Posts Tagged ‘Leyton Orient’

Remembrance Sunday 2018

November 11, 2018 6 comments

I know it’s probably a little greedy of me, but I support three football teams. The reasons for that are maybe the story for another time, but not today. One of those teams – Leyton Orient (the Os) – has a proud history which is relevant today. In its earliest incarnation the club was known as Clapton Orient, and players and officials from that club played a significant role in the history of recruitment for the First World War. I thought I would share their story as my mark of respect and remembrance today.

Two years ago, to mark the centenary of the Battle of the Somme, the British Legion published the story of those brave footballers who gave their lives. You can find the full story here but I thought I’d present it as a series of screenshots for you. (If they are too small to read on your screen, clicking on them makes them much larger, then you can press the ‘back’ arrow to return here):

That story holds a very special place in the heart of every Os supporter, and has been the basis for some very moving ceremonies when the team has been playing at home on the Remembrance weekend. It is also at the heart of a play called The Greater Game, which is currently playing a limited run in London.

The words on this poppy are very familiar: they have featured in those ceremonies and reflect the losses suffered by so many at that time – like the Clapton Orient lads – and in subsequent conflicts:

They shall grow not old, as we that are left grow old:

Age shall not weary them, nor the years condemn.

At the going down of the sun and in the morning,

We will remember them.

(Taken from ‘For The Fallen’ by Laurence Binyon, September 1914)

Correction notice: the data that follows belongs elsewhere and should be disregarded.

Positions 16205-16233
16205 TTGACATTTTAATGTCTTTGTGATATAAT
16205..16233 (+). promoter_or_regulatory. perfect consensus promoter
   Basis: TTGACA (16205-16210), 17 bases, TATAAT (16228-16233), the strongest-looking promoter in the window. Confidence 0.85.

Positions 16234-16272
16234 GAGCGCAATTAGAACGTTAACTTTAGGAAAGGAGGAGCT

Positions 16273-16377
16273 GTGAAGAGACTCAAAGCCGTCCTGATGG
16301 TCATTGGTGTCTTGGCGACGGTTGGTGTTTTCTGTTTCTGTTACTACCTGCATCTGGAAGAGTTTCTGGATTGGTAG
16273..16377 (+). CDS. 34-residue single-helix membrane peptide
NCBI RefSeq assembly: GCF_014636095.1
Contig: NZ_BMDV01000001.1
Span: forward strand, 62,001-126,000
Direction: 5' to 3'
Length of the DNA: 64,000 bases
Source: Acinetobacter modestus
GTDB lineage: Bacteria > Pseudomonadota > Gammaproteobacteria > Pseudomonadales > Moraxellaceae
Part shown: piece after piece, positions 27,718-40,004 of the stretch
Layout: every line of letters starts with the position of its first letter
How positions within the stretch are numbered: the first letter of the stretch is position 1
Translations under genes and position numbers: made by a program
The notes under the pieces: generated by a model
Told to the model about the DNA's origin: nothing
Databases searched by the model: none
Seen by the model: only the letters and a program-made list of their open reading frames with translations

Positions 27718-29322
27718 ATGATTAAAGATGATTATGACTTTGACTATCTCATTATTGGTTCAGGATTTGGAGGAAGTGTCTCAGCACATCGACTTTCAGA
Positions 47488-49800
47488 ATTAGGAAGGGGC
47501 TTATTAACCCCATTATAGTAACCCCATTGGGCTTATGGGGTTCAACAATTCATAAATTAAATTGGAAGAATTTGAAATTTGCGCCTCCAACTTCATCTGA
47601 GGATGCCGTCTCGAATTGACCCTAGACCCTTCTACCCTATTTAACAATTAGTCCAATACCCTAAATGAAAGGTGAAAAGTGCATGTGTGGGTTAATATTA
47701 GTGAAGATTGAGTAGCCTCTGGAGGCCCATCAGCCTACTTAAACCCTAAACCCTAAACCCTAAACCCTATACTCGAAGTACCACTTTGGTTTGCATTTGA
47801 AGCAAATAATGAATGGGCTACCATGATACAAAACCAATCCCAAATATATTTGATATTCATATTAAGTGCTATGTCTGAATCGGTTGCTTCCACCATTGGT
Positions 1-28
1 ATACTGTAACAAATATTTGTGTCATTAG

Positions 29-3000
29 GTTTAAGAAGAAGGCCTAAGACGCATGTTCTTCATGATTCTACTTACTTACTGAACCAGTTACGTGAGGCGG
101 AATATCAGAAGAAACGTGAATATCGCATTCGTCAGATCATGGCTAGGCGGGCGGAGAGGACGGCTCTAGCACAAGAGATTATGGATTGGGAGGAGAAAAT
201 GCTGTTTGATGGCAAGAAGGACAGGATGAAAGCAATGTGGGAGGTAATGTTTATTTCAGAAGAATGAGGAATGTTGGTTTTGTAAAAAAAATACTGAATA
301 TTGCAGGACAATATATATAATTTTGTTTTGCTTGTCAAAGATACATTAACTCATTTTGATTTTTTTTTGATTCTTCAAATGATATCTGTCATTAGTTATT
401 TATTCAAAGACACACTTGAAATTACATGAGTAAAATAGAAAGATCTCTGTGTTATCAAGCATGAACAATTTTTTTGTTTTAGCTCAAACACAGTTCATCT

On Remembrance Sunday, those words by Laurence Binyon never lose their meaning or their simple power to remind us of the sacrifice made by so many to protect the way of life we enjoy today – above all, our freedom.

I believe war to be abhorrent. However, that does not stop me from marking my respect for anyone who has ever taken part in a campaign to protect my freedom. I will observe the official silence in my own way, and will give them my silent thanks.

This year marks the Centenary of the end of the First World War, and there is much publicity for it. But I fear that with the passing of time, and without this major anniversary to remind us, the significance of this act of remembrance is decreasing, as this little poem illustrates:

Wherever you are, however you do it, I hope that you will be able to spare a moment today to give thanks for those who have died to protect your and my way of life. We should never forget. We owe them so much.



A Grand Day Out

November 1, 2015 2 comments

iPad pics 001

Football has always been a very important part of my life. For the benefit of North American readers I should make it clear that by ‘football’ I mean what you call ‘soccer,’ not the game where a squad of 946 Terminators fight over an egg, and only 2 of them ever kick it. When I was younger I used to play a lot, never at any recognisable level but I enjoyed playing for my school and Sunday League teams. I even won a trophy once. A very small trophy, as Deal and District Sunday League Division 2 Cup Runners-Up, 1970/1. Eat your heart out, Ronaldo! But it was enough to generate a lifelong love of the game, back in the days when there was much less televised football, and very few live games broadcast. In those days, the games that were shown were all in black and white, which makes them seem like ancient history now.